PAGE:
Lesson 1. How does our research on past and modern habitats help us understand why alligators no longer live in Gray TN?
So far, you have studied modern alligators to determine what types of habitat needs they have, and you have recreated the paleohabitat for Pliocene-aged Gray, TN. Below, you can learn about the habitat in Gray, TN today. Once you've read through that section, you'll be ready to compare the three different habitats and determine if there are any clues that might tell us why alligators no longer live in Gray, TN.
Modern Gray, TN Habitat
Today, the Gray Fossil Site is located at the foot of the Appalachian Mountains in a region of valleys and ridges. The climate is temperate, with warm summers and cool winters. Looking out from the site, we see farms and pastures, with an elementary school up the road. But these landscape changes only happened very recently in geologic time (the last few hundred years). Before that, the landscape would have been covered with relatively open deciduous forests that included trees like oak, hickory, and elm in abundance. Ancestors of Cherokee and Muskogeon communities built their villages nearby, hunting and fishing in nearby forests and rivers. The forests themselves would have been populated with very familiar animals like whitetail deer, black bears, and red slider turtles.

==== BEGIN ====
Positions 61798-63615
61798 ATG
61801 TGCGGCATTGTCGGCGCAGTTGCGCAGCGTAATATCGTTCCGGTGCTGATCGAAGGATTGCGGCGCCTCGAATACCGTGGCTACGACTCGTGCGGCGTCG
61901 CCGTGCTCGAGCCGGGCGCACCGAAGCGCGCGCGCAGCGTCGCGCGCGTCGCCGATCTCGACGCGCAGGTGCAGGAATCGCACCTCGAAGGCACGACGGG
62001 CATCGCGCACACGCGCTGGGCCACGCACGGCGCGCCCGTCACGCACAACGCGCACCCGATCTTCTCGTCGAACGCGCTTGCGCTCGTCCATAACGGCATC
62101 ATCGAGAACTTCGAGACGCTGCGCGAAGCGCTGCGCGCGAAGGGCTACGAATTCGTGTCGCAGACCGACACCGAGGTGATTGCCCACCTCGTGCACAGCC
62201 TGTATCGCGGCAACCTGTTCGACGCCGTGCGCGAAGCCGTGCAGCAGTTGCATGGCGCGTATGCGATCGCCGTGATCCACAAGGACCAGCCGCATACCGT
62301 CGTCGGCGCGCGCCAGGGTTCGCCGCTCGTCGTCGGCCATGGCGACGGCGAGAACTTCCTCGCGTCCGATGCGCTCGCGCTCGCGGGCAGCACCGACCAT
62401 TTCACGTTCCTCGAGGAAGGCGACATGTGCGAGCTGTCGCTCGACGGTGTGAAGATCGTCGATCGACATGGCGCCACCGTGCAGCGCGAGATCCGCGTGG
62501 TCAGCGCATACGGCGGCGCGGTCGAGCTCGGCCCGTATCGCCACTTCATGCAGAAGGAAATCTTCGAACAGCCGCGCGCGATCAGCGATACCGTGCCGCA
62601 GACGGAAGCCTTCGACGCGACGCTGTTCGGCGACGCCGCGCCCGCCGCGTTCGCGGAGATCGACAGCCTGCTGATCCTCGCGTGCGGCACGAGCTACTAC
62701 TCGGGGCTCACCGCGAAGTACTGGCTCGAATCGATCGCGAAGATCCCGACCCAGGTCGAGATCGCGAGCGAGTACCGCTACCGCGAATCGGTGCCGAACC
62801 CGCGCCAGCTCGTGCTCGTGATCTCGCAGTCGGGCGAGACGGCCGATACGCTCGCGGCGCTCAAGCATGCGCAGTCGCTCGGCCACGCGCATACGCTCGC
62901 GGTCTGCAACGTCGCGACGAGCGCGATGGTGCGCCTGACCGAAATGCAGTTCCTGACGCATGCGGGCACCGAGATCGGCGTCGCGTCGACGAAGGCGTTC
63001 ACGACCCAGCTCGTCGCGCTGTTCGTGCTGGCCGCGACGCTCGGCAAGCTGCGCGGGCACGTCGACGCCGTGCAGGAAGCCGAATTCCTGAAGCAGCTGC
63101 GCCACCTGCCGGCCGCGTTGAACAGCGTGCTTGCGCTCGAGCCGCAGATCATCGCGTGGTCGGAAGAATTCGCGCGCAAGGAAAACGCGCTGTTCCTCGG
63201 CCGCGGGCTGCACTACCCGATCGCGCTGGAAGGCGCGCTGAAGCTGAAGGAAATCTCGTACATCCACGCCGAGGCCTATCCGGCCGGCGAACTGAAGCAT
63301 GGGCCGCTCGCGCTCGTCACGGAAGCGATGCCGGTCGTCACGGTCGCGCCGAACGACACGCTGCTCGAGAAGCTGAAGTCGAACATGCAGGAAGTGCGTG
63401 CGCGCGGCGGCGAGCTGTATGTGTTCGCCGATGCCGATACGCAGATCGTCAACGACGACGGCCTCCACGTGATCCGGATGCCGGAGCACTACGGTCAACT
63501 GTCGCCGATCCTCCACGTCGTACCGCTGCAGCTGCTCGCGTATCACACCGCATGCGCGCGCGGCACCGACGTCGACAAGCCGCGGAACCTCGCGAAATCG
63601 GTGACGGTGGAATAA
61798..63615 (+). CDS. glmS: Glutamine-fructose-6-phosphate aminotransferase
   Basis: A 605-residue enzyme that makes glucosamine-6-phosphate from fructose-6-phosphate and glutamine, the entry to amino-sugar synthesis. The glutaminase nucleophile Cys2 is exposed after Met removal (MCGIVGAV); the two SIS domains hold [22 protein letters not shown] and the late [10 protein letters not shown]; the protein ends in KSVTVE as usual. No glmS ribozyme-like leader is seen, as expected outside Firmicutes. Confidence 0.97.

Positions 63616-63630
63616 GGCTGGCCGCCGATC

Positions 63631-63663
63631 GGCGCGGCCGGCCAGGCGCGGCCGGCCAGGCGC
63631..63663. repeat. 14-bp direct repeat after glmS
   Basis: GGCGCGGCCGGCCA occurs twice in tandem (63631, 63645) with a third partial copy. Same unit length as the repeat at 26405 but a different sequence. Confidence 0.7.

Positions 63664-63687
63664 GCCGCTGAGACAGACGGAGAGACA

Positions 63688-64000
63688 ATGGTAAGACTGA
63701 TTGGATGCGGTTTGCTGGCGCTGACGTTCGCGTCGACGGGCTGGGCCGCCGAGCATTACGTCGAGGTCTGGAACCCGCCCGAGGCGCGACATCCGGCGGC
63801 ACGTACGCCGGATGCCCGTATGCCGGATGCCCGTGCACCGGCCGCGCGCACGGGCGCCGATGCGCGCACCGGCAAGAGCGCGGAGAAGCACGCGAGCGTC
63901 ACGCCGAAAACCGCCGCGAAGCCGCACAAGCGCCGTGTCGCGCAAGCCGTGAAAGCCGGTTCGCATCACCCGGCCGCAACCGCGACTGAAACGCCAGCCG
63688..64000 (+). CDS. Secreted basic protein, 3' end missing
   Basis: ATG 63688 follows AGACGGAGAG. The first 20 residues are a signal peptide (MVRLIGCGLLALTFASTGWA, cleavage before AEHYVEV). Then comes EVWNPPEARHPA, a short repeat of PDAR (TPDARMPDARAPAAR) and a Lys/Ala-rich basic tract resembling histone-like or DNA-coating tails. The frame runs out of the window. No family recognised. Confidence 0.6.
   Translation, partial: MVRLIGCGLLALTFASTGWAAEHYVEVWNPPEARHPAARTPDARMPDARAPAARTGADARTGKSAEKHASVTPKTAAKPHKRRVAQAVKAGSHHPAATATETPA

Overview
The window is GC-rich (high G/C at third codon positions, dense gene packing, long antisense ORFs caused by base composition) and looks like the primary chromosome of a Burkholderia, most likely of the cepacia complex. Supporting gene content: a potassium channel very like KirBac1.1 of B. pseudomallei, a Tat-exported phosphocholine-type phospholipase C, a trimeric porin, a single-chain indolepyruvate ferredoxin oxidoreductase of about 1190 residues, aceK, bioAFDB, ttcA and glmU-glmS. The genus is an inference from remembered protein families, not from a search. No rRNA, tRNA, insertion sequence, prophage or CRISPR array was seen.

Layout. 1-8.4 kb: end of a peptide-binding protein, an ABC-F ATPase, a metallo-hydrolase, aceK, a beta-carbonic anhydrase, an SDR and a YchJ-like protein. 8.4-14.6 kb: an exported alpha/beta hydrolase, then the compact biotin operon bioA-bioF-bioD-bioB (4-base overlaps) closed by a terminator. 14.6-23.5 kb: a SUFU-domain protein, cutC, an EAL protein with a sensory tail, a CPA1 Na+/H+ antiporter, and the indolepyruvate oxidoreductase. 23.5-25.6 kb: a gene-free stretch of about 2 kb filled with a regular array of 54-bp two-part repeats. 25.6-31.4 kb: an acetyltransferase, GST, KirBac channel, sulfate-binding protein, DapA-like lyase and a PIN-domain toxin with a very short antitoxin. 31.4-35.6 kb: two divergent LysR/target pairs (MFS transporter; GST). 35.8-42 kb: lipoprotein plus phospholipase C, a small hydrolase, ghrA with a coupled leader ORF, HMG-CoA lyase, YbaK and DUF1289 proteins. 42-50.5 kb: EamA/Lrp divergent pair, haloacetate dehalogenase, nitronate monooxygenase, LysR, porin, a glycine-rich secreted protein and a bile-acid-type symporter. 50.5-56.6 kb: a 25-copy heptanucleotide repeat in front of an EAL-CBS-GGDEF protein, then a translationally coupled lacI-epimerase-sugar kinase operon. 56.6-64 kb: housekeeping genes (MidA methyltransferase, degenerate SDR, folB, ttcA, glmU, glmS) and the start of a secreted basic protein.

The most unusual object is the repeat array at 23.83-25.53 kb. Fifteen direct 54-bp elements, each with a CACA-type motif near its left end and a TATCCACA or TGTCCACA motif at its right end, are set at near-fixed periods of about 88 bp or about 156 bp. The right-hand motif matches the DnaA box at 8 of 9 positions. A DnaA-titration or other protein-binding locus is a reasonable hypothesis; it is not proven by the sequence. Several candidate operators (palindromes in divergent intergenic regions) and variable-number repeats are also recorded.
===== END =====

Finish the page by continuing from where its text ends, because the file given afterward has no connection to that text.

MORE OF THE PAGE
Now that we've investigated alligator habitats today and in the past, and learned more about what a past alligator habitat looks like today, we can compare the three habitats to look for simarities and differences that might help us understand why alligators lived in Gray TN millions of years ago but not today. An easy way to visualize and identify these simarities and differences is to use a Venn Diagram. If your class is using a Jam board for this module, you can create your one there. Or, you can download and use the worksheet below.
While you're completing your diagram, think about the alligator's primary habitat needs, such as food and shelter, as well as general characteristics of the three habitats you've investigated. Put the shared characteristics in the central, overlapping part of the diagram, and place any differences you noticed in the part of the circle that is unique to that habitat. Some characteristics may be shared by only two of the three habitats, and some by all three.
What simarilities did you find for all three habitats? Were there any characteristics unique to a single habitat? How do these comparisons help you answer our primary research question?